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Rain: The Story Behind The Song That Reset Madonna’s Career In the 90s
In Depth

Rain: The Story Behind The Song That Reset Madonna’s Career In the 90s

One of Madonna’s most successful ballads, Rain is a perfect pop ballad that has plenty to say about the power of love.

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The “Queen Of Pop” had much to shout about at the start of the 90s. A range of social and political issues were colliding with the AIDS crisis, and, if Madonna’s Erotica album represented anger at that toxic mix as much as it did her commitment to artistic experimentation, few could have blamed her. However, one song, Rain, issued as the album’s fifth single, offered some respite from the in-your-face theatricality of much that had preceded it. It was the calm after the storm, if you like.

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The song: Masterful pop balladry with plenty to say about love

This icy-cool Shep Pettibone composition is, for many, a highlight of a record which has become better understood over the years. Now regarded by fans as one of the best Madonna albums, Erotica sold well at the time, but many were distracted by the release of the notorious Sex book and its accompanying media storm. It’s only in later years that the album has been recognised as the bold step forward it represented for Madonna at the time, and in hindsight we can also acknowledge it for establishing a template for a credible creative direction later followed by artists such as Christina Aguilera and Miley Cyrus (that is: the dirty-pop protest album).

The layered vocals on Rain add a depth to the shimmering synths: this is masterful AOR pop balladry with plenty to say about the power of love, as distinct from the energetic energy rush of sex that it was bookended by on much of the rest of Erotica. Rain had originally been conceived for a musical version of Wuthering Heights being developed by Alek Keshishian, who had directed Madonna’s groundbreaking 1991 documentary, Truth Or Dare (aka In Bed With Madonna).

The video: A postured representation on a futuristic video set

Of course, such a theatrical pedigree would create some sense of grand performance about both the song’s lyrics (“Wash away my sorrow/Take away my pain”) and its magnificent promo video. Directed by Mark Romanek, the Rain clip premiered on MTV in June 1993 and remains fondly remembered by fans as one of the best Madonna promo videos of the era. Starring the late Ryuichi Sakamoto, the clip offered a postured representation of the “Queen Of Pop” on a futuristic video set, and it won two MTV Video Music Awards, for Best Art Direction and Best Cinematography. Madonna has her moments of mild introspection (check out Gone, on the Music album, and Time Stood Still, from the soundtrack of The Next Best Thing), but this was a big pop single with radio programmers in its sights.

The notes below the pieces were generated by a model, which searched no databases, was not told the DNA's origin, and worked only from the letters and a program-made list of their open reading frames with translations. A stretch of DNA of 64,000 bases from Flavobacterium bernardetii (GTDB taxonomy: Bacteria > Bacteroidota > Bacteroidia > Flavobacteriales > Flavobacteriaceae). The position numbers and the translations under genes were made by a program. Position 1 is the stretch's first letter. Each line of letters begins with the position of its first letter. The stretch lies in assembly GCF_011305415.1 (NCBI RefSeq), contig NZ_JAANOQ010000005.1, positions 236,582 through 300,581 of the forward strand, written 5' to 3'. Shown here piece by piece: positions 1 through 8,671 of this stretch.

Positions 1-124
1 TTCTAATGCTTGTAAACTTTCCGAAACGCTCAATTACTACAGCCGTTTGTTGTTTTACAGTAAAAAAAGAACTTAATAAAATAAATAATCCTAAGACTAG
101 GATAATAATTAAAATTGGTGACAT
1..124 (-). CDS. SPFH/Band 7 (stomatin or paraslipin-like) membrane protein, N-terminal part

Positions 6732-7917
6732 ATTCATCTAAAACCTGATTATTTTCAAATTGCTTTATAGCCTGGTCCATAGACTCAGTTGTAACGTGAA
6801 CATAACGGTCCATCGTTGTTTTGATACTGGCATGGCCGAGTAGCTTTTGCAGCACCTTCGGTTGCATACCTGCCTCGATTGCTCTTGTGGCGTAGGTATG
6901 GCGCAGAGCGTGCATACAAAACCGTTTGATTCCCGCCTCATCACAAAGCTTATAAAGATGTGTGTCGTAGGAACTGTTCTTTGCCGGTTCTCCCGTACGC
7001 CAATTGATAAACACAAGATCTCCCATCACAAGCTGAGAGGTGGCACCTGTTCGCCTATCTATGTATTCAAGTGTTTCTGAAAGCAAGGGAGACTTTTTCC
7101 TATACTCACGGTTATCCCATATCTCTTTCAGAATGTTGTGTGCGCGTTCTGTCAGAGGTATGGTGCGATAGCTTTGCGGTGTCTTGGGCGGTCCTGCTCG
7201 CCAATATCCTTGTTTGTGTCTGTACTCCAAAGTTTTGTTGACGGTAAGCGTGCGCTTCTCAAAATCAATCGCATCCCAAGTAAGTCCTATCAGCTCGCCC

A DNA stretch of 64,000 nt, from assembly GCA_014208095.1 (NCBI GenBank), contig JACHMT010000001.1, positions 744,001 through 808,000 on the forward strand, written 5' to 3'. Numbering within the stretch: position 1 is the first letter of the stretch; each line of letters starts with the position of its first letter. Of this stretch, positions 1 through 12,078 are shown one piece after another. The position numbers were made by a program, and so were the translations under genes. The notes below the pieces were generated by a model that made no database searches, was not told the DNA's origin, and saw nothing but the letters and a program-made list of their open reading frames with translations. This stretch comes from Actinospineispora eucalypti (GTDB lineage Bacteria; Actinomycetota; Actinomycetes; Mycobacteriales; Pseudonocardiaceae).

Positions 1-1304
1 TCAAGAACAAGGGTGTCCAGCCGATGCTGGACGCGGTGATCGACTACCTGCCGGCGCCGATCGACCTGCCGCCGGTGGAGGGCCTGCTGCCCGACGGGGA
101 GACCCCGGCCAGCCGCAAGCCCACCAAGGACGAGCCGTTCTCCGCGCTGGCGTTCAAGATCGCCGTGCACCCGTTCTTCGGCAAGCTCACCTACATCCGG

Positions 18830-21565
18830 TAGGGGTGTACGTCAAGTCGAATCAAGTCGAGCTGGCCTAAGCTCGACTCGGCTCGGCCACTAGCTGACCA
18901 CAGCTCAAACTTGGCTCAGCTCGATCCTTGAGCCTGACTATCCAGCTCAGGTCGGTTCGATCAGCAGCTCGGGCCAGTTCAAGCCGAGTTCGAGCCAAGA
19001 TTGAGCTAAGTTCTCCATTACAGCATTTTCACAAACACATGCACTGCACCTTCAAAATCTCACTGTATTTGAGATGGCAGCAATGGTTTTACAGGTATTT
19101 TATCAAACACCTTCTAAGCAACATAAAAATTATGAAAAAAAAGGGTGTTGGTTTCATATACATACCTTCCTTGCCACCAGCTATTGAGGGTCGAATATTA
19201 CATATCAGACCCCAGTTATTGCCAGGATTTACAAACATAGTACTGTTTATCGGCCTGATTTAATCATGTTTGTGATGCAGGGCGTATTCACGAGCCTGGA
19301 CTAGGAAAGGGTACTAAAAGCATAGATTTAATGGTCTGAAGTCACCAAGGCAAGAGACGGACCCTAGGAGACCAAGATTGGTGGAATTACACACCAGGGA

The release: Shouldn’t have surprised anyone, even by Madonna’s high standards

Released as a single in the UK on 19 July 1993 (a US release followed on 5 August), Rain succeeded in that objective, making it to No.14 on the Billboard Hot 100 and becoming Madonna’s 34th UK Top 10. The Girlie Show World Tour started that September in London, and its setlist would mark Rain’s only live outing to date (though the song briefly featured in a video mashup during 2008’s Sticky & Sweet Tour, in support of the Hard Candy album).

Rain won praise from the critics – with breathless incredulity, one even compared Madonna’s performance to Karen Carpenter – but this song shouldn’t have surprised anyone, even by the “Queen Of Pop”’s high standards. She has form with a stately ballad, and this one stands up against those it is matched against on the seminal 1995 collection Something To Remember.

The legacy: A strong song that enabled her to stay one step ahead

The metaphor of water is perhaps routine in pop songwriting, but Madonna uses it to fresh effect on Rain, which continues to sit among the best Madonna songs of all time. And if many felt that Madonna the sexual revolutionary was a controversial step too far, with this song she used a more reflective track to wash away some of the criticism and to remind everyone that her art was as much about the power of love as it was the compelling draw of lust or even the wider platform of sexual politics.

There’s a lush sensuality here that played well to a broader audience, while the gorgeous visuals landed with Madonna’s fanbase, too, which thrilled at her performance art and marvelled at her continued ability to stay one step ahead. It’s down to strong songs such as Rain that she has managed to do so at every stage of her career.

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